I'm taking a C-programming course this term and my instructor did not explain the use and syntax of calling the calloc function very well. My question is, does a statement that calls calloc to generate an address for a pointer always have to have a cast to convert it to the type of pointer for which it is generating the address? I'm using Symantec C++ for my compiler and it doesn't seem to care about the cast, but some of my classmates are using other compilers, such as Borland C++ 4.5, Turbo C 1.0 or Visual C++, and these compilers seem to require the cast to convert the return of the calloc function from a pointer to void to a pointer to char.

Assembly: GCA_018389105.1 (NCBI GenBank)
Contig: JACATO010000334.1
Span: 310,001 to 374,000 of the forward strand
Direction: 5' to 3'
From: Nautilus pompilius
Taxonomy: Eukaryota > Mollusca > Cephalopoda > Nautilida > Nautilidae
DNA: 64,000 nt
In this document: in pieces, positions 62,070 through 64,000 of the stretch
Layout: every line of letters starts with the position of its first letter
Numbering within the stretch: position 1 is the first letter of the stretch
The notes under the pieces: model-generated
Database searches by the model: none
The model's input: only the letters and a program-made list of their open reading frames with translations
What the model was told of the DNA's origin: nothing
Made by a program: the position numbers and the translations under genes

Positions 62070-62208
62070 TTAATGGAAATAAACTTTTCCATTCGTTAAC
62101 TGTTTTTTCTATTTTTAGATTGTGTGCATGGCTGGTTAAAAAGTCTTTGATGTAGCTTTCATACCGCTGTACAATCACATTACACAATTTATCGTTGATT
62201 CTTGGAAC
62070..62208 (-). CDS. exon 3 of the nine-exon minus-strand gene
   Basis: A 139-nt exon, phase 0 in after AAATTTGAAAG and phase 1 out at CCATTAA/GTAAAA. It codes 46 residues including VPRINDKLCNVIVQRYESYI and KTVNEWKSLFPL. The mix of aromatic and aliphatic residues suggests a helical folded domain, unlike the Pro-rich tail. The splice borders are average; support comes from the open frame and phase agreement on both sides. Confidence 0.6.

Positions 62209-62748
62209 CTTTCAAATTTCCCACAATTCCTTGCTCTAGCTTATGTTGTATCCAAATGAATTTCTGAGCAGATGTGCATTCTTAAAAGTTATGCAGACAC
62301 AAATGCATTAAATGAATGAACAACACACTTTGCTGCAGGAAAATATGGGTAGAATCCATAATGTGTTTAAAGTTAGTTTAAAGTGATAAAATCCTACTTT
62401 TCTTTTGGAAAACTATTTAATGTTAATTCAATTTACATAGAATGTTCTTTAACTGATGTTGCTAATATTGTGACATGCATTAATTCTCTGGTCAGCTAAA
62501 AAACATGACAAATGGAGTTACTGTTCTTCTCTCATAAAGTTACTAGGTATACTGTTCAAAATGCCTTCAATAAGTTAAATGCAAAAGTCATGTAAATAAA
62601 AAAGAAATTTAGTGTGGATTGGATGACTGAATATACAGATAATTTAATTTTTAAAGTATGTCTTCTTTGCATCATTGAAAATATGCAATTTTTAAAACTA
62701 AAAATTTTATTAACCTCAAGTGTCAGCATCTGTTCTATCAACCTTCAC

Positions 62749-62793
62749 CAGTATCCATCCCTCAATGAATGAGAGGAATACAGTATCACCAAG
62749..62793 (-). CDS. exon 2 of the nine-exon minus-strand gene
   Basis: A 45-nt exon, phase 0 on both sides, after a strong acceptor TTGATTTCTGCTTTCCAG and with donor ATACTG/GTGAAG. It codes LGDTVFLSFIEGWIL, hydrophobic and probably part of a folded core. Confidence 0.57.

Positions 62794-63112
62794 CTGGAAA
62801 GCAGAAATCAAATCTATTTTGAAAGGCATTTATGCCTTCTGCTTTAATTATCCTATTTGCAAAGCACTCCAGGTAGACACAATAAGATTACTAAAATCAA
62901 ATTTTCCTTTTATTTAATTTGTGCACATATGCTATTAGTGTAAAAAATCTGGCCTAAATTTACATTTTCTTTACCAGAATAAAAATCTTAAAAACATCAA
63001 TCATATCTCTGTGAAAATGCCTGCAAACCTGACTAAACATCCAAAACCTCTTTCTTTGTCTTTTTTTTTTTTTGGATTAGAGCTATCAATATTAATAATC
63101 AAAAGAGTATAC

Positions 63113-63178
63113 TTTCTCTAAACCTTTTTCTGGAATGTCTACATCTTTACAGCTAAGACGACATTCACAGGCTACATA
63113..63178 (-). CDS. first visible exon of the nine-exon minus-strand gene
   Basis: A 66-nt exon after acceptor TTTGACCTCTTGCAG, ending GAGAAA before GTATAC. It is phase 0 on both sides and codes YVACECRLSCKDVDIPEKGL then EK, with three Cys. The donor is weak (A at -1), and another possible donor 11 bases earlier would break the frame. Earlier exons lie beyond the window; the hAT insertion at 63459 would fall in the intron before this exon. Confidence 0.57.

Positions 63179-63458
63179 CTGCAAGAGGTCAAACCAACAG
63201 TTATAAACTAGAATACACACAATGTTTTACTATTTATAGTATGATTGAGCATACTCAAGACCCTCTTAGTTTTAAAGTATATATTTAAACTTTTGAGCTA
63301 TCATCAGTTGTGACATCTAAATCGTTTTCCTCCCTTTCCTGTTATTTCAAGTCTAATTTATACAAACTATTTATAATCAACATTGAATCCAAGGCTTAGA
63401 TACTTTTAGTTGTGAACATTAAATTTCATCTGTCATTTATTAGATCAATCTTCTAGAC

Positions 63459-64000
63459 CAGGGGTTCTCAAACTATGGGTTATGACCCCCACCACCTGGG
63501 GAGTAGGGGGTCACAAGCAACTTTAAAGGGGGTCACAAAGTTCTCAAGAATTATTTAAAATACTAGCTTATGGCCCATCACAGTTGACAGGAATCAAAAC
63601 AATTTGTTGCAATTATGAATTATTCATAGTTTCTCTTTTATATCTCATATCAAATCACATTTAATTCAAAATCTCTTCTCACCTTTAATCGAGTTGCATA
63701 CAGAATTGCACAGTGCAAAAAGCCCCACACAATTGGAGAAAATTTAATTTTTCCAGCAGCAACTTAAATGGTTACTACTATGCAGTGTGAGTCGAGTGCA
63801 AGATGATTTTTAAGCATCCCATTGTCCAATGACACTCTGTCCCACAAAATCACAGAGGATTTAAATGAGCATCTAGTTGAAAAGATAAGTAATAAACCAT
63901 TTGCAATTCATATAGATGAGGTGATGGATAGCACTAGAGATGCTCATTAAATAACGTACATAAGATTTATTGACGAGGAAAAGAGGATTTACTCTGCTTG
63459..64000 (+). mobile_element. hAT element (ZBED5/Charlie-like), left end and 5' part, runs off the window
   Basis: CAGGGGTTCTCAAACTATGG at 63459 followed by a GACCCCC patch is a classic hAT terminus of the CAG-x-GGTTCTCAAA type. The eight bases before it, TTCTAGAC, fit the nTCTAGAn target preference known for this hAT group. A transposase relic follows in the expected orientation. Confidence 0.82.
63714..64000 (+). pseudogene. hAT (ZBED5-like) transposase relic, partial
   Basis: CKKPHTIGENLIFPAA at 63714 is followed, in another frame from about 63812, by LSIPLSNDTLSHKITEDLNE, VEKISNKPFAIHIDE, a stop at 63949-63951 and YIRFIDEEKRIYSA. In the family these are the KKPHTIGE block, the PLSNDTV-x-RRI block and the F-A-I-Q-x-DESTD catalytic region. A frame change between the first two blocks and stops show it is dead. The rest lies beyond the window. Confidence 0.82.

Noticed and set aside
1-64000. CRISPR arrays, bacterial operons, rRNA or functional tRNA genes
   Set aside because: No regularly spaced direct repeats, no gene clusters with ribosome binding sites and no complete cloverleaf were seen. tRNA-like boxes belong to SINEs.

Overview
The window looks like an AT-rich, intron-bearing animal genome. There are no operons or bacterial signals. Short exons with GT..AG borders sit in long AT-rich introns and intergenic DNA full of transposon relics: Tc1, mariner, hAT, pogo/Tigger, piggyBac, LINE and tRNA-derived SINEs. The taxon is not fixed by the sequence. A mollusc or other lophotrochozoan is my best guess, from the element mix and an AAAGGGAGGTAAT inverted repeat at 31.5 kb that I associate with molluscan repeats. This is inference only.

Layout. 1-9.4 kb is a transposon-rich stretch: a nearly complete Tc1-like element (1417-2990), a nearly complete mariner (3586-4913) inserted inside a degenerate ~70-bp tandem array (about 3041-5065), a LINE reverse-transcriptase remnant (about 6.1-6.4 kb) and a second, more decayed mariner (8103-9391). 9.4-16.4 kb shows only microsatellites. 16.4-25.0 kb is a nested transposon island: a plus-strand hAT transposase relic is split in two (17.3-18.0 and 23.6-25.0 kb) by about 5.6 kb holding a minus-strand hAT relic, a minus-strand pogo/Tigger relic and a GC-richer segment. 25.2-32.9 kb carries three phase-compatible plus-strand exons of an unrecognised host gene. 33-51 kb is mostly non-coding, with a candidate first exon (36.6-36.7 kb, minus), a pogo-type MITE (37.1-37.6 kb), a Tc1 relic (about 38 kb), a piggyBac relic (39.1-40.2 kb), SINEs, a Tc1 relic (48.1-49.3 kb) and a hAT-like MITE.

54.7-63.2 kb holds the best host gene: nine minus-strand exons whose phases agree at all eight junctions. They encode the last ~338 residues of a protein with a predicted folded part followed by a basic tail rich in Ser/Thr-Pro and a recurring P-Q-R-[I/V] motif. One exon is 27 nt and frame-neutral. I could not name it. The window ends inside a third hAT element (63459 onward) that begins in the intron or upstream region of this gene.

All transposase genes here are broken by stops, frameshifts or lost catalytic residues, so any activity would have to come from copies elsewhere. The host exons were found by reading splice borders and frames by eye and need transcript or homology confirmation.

For example, is the cast (char*) required in the calling statement in the function definition below where STRINGMAX is defined as a symbolic constant 255 and arraySize equals 10:
void initStrArray(char *A, int arraySize)
for (i=0; i<arraySize; i++)
fprintf(stderr, "Enter a string: ");
A[i] = (char*) calloc(strlen(inLine)+1, sizeof(char));